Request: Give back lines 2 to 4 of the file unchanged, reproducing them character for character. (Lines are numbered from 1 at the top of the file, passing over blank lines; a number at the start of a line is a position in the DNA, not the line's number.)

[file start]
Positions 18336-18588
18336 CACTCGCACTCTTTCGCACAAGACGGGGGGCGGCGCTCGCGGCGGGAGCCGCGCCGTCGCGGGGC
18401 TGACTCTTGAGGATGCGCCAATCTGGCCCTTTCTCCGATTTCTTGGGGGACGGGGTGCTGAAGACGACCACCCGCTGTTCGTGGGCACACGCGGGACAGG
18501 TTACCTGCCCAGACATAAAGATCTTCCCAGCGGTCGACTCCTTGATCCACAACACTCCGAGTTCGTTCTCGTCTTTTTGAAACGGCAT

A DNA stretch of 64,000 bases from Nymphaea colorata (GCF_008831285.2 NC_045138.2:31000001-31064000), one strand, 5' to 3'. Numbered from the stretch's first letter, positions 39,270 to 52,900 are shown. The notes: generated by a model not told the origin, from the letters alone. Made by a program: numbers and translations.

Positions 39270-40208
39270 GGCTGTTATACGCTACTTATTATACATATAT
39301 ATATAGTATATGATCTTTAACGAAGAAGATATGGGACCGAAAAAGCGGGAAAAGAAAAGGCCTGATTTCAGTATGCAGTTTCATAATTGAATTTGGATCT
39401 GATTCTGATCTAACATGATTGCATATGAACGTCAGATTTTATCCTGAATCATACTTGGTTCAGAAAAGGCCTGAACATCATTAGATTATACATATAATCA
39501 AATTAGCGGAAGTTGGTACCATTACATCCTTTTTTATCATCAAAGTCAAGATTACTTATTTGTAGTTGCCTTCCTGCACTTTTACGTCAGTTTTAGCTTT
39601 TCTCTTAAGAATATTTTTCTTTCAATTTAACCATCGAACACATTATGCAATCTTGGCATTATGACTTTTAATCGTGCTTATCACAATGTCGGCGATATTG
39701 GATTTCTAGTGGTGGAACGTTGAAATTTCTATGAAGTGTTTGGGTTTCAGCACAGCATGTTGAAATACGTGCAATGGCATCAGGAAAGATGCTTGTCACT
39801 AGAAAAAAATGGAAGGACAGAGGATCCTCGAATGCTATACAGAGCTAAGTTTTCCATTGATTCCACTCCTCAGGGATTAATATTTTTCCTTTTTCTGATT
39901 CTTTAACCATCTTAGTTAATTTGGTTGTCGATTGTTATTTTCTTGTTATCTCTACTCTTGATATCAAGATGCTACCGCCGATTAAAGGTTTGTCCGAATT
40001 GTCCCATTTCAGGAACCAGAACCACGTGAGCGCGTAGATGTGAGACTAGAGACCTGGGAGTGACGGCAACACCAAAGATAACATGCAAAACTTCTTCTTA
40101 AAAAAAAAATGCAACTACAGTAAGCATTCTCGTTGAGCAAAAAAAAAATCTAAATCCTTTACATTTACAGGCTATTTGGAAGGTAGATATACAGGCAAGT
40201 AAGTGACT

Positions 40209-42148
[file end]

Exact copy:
18336 CACTCGCACTCTTTCGCACAAGACGGGGGGCGGCGCTCGCGGCGGGAGCCGCGCCGTCGCGGGGC
18401 TGACTCTTGAGGATGCGCCAATCTGGCCCTTTCTCCGATTTCTTGGGGGACGGGGTGCTGAAGACGACCACCCGCTGTTCGTGGGCACACGCGGGACAGG
18501 TTACCTGCCCAGACATAAAGATCTTCCCAGCGGTCGACTCCTTGATCCACAACACTCCGAGTTCGTTCTCGTCTTTTTGAAACGGCAT